delay until the next chance for a positive decision can be really
draining on motivation and momentum when everybody had been so focused
on getting a positive decision this time around.

We really need cool heads here and, above all, to try our best to assume
good faith, intentions and ability on both sides.

Some of the questions Robert asked are common questions and I know they
were discussed during the incubation review. However, the questions
persist and it's really important that TC members (and the community at
large) feel they can stand behind the answers to those questions. If I'm
chatting to someone and they ask me "why does OpenStack need to
implement its own messaging broker?", I need to have a good answer.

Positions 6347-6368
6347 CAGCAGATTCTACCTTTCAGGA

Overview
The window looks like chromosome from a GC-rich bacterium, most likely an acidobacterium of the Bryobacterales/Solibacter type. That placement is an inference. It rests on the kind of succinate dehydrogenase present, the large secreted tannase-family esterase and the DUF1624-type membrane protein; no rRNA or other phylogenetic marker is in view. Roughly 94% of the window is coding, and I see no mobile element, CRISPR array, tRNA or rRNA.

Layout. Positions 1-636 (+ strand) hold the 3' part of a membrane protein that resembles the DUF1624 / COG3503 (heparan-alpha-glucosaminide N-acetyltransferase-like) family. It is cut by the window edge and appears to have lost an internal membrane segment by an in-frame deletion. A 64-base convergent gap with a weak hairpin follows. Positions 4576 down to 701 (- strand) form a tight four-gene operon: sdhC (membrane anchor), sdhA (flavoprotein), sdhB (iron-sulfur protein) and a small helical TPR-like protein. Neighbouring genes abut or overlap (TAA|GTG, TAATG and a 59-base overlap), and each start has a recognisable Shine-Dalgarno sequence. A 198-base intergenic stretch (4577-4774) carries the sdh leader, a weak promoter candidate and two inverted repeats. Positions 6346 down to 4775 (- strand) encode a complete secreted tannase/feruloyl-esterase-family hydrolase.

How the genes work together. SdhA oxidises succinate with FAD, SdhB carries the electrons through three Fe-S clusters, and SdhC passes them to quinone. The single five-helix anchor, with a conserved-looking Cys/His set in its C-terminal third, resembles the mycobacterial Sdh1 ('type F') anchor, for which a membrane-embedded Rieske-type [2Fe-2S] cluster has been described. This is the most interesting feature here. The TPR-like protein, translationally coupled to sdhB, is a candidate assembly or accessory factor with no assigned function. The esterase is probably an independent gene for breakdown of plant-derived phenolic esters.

How about we do our best to put the implications for the graduation
decision aside for a bit and focus on collaboratively pulling together a
FAQ that everyone can buy into? The "raised questions and answers"
section of the incubation review linked above is a good start, but I
think we can take this email as feedback that those questions and
answers need much improvement.

This could be a good pattern for all new projects - if the TC and the
new project can't work together to draft a solid FAQ like this, then
it's not a good sign for the project.

See below for my attempt to summarize the questions and how we might go
about answering them. Is this a reasonable start?

Mark.

Why isn't Marconi simply an API for provisioning and managing AMQP, Kestrel,
ZeroMQ, etc. brokers and queues? Why is a new broker implementation needed?

=> I'm not sure I can summarize the answer here - the need for a HTTP data